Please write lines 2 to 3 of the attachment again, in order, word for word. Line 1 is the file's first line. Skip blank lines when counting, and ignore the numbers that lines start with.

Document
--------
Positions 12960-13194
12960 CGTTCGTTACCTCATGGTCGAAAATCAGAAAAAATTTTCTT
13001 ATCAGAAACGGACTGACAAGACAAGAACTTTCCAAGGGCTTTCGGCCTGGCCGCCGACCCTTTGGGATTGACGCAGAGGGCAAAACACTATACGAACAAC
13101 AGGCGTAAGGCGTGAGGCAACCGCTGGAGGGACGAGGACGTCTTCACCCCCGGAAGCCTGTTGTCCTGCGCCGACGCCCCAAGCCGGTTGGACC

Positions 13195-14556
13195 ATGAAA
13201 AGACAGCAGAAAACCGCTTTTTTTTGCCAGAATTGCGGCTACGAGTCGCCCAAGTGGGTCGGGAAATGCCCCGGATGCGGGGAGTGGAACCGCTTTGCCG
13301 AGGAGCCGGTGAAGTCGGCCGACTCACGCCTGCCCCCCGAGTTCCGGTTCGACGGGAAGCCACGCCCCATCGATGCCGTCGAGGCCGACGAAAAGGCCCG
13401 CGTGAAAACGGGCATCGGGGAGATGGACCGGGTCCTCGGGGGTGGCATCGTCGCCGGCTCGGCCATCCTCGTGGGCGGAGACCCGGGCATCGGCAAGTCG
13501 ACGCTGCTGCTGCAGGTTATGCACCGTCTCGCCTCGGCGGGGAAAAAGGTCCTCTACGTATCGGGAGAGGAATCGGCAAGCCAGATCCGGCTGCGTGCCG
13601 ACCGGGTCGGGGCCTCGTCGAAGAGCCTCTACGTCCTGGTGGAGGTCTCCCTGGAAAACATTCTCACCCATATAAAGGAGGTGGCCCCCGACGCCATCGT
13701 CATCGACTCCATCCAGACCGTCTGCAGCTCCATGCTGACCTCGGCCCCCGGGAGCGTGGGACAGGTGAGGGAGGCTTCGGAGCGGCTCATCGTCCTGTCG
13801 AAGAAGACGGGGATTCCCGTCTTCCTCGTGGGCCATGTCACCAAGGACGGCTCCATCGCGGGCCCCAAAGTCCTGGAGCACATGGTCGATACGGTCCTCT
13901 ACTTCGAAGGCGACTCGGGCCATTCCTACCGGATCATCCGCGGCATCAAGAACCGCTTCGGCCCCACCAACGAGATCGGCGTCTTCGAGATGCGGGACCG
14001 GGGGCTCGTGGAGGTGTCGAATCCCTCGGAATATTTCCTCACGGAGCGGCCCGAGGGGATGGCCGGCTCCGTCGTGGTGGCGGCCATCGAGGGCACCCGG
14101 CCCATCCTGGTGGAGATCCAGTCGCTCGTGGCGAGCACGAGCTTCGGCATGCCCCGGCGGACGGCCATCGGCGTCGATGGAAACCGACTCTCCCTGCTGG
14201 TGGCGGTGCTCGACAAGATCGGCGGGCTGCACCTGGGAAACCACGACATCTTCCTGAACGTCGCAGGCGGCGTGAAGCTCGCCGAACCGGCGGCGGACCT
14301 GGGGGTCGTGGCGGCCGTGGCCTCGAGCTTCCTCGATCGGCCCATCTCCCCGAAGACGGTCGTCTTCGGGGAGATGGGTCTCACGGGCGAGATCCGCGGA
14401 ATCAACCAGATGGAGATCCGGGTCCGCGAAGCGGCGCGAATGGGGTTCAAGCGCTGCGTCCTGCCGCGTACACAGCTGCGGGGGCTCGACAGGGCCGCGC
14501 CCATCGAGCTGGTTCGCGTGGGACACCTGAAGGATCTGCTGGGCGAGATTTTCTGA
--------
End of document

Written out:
12960 CGTTCGTTACCTCATGGTCGAAAATCAGAAAAAATTTTCTT
13001 ATCAGAAACGGACTGACAAGACAAGAACTTTCCAAGGGCTTTCGGCCTGGCCGCCGACCCTTTGGGATTGACGCAGAGGGCAAAACACTATACGAACAAC